It was somewhat serendipitous when Jenn of Sew Fine Thread Gloss reached out to me about her Thread Conditioner. In general I’m very hesitant to take samples of products that I haven’t tried before. There’s nothing worse than having to judge a product when there’s even a speck of obligation, and that was definitely not going to be the case here.

Harriot Hand Sewing . Carolyn Friedlander

With Jenn’s product, I was really curious to try it. She sent me a few of her scents, and at first, I wasn’t sure why I’d want my project to have a smell to it (which by the way, they don’t)…but, I’ve since changed my mind on that, which I’ll get back to in a minute.

To be very honest, the first time using it felt a little weird. After using a silicone-based conditioner for so long, the beeswax felt clunky and full of drag. It even made a different sound going through the fabric. (I know, I’m a total nerd and do too much handwork that I’m breaking down the sound of it.) Determined to give it a fair shake, I kept going and it quickly started to change my mind. I was doing this super-lame thing of alternating Thread Heaven and Sew Fine each time I changed thread, and before too long I realized that I was preferring the Sew Fine.

There’s a heartiness to it that seems to result in fewer knots than with the Thread Heaven. While I was starting to prefer that, I was also learning to adjust my preferences a bit. When using Thread Heaven, I would usually thread my needle first and then use a Quilter’s Knot before applying the conditioner. With Sew Fine, I switch it up. I wax my thread first, then thread my needle before making a knot by way of a Garment Knot instead. Of course, this is what I find to work well for me, but feel free to try different things to get the mix that works best for you!

Harriot Hand Sewing . Carolyn Friedlander

As for the scents, I quickly started to love them. Jenn formulates everything to a respectable strength that is gentle, fun and not overpowering. I’m pretty sensitive to smell, and so I appreciate her formulation.

Harriot Hand Sewing . Carolyn Friedlander

In addition to the smell being quite pleasant, I discovered that there was something motivating about changing the scent as you move along with your project. I’ve done a lot of handwork projects over the last 10 months, and it has totally amazed me how refreshing it can be to swap out the scent on a project as you go. Like when I was working on Hunt, appliquéing through the various colors kept it visually engaging, but the scent changes that I made along the way added a whole new sensory to the experience. Even now, I have a real debate with myself everytime I pull out some handwork, because I need to decide what scent mood I want to be in while working on the project.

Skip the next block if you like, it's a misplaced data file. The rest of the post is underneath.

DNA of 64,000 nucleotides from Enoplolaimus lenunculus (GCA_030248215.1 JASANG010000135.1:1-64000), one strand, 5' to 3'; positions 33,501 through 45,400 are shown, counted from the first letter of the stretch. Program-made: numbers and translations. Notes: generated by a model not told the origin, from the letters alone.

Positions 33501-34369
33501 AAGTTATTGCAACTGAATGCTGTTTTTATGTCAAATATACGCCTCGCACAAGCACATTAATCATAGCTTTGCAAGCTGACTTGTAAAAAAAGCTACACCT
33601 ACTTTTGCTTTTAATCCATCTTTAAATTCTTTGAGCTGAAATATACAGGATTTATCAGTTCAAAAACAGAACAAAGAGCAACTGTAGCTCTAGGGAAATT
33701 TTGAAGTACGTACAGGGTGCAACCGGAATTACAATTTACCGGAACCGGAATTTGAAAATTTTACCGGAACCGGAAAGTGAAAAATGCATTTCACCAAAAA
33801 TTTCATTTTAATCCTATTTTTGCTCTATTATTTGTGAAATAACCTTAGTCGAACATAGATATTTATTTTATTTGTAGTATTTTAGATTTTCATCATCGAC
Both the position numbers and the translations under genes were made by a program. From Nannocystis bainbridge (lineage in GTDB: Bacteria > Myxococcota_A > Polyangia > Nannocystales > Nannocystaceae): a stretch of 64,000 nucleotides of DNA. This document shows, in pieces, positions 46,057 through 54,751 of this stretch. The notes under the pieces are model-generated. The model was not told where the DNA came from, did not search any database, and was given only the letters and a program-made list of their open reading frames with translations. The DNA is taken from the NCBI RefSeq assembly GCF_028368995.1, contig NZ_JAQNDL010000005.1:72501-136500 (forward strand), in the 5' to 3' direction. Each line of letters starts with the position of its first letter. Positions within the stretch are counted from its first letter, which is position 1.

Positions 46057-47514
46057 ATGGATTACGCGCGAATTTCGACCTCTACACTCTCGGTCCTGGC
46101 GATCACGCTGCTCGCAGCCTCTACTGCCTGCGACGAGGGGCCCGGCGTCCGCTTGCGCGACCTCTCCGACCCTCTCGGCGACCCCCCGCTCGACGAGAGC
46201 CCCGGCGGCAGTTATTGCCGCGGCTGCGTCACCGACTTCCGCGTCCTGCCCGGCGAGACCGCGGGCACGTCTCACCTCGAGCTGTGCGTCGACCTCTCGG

Collaboration with Sew Fine Thread Gloss . Carolyn Friedlander

All of this is very nerdy, but if you’re like me, it’s these little details that make sewing such a captivating experience.

In addition to all of that, Sew Fine Thread Gloss is made with locally sourced beeswax that has NOT been chemically processed. It is handmade in small batches just outside Ottawa, Ontario, Canada. The light amber color is attributed to this wax being very natural and only one step away from the hive, with absolutely no bleaching or other additives. The beeswax is filtered just once to separate it from the honey and from any leftover hive particles–which I just love.

Plus, the woman behind Sew Fine, Jenn McMillan cares deeply about her product and has been a total delight to work with.

On the collaboration! Together, Jenn and I came up with 3 new scents–each of which is a little different, but all of which are clean smelling and enjoyable to use.

First up is Sencha.

Collaboration with Sew Fine Thread Gloss . Carolyn Friedlander